Culver, Cabell Announce $12.75 Million to Upgrade Conyngham-Sugarloaf Wastewater Treatment Plant

HARRISBURG – Sen. Lynda Schlegel Culver (R-27) and Rep. Mike Cabell (R-117) today announced $12.75 million in state funding has been awarded to Conyngham-Sugarloaf Joint Municipal Authority to upgrade its wastewater treatment plant.

“This funding will ensure the wastewater treatment plant can adequately serve local residents while also helping to protect the environment,” Culver said. “This is a significant state investment in an essential community infrastructure system that delivers a fundamental service for local residents. These state dollars will enable this project to enhance the capability of a local infrastructure asset while also improving the water quality in local streams.”

The wastewater treatment plant is hydraulically overloaded, leading untreated or inadequately treated sewage to seep into local waterways. The authority is under a consent order with the Pennsylvania Department of Environmental Protection to address permit violations. The upgrade will enhance treatment capacity to address the overload problem.

The project will increase the wastewater treatment plant’s capacity from 350,000 gallons per day to 500,000 gallons per day.

“This is a massive investment in local infrastructure and will resolve a long-standing problem for the Conyngham-Sugarloaf Joint Municipal Authority, which serves more than 1,200 residential customers. The low-interest loan from PENNVEST is in addition to a previous H2O PA grant that Sen. Culver and I helped to secure. The combination of the loan and grant will finally allow the authority to expand capacity at its overloaded plant and remedy outstanding violations for discharges into local waterways.”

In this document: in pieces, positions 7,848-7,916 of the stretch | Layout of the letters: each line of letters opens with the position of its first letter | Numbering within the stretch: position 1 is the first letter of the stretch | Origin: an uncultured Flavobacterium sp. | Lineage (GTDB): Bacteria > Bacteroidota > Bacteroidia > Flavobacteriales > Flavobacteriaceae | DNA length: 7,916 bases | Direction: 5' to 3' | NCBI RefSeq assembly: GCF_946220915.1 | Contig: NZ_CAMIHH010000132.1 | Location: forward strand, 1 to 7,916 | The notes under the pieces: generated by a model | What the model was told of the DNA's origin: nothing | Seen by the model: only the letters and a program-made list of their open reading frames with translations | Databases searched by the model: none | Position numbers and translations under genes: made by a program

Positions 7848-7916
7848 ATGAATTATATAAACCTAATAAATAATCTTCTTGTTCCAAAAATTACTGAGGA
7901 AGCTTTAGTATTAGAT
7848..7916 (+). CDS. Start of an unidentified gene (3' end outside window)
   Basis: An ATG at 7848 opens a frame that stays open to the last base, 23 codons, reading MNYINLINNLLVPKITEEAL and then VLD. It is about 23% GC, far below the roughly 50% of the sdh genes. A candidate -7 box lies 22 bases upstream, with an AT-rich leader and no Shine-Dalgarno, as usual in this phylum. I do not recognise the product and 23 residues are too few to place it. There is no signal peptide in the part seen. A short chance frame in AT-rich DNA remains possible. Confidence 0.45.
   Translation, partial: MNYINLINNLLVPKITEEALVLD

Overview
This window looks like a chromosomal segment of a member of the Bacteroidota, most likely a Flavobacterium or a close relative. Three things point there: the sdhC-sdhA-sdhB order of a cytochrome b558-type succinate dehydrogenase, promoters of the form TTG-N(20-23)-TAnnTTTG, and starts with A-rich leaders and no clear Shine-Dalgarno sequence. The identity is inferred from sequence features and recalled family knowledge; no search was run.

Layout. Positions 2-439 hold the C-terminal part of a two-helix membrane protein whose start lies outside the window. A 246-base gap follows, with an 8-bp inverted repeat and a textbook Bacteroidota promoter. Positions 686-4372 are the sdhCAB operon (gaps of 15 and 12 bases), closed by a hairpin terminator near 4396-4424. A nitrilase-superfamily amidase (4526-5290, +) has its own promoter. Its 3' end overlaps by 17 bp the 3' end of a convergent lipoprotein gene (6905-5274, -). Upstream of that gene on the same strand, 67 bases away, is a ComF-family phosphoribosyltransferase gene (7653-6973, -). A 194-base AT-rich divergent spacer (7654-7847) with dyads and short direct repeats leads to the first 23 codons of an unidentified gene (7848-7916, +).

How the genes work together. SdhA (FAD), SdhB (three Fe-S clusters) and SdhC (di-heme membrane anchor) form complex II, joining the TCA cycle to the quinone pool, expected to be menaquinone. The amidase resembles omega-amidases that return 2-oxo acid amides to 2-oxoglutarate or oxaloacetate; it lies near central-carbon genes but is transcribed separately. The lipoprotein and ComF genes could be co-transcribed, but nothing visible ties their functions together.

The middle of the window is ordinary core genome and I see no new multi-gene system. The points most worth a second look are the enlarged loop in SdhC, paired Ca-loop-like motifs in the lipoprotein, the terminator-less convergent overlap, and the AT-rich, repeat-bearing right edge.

The project calls for additional upgrades, including the installation of a new influent pump station, screening facility, grit removal system, control building, chemical feed systems, piping and valves, ultraviolet disinfection system, plant water system, effluent flow meter, supervisory control and data acquisition instrumentation, and necessary site work.

The $12.75 million in state funding for the project will come in the form of a 20-year, low interest loan, with a 1% interest rate for the first five years that increases to 1.743% in year six until the loan is repaid. The low-interest loan is estimated to provide the grant equivalent of more than $3.8 million.

Funding for the project is being provided through the Pennsylvania Infrastructure Investment Authority (PENNVEST). PENNVEST is an independent state agency that provides financial assistance for sewer, stormwater and drinking water projects in communities across the commonwealth.

Culver Media Contact: Betsy Reichenbach

Cabell Media Contact: Andy Briggs

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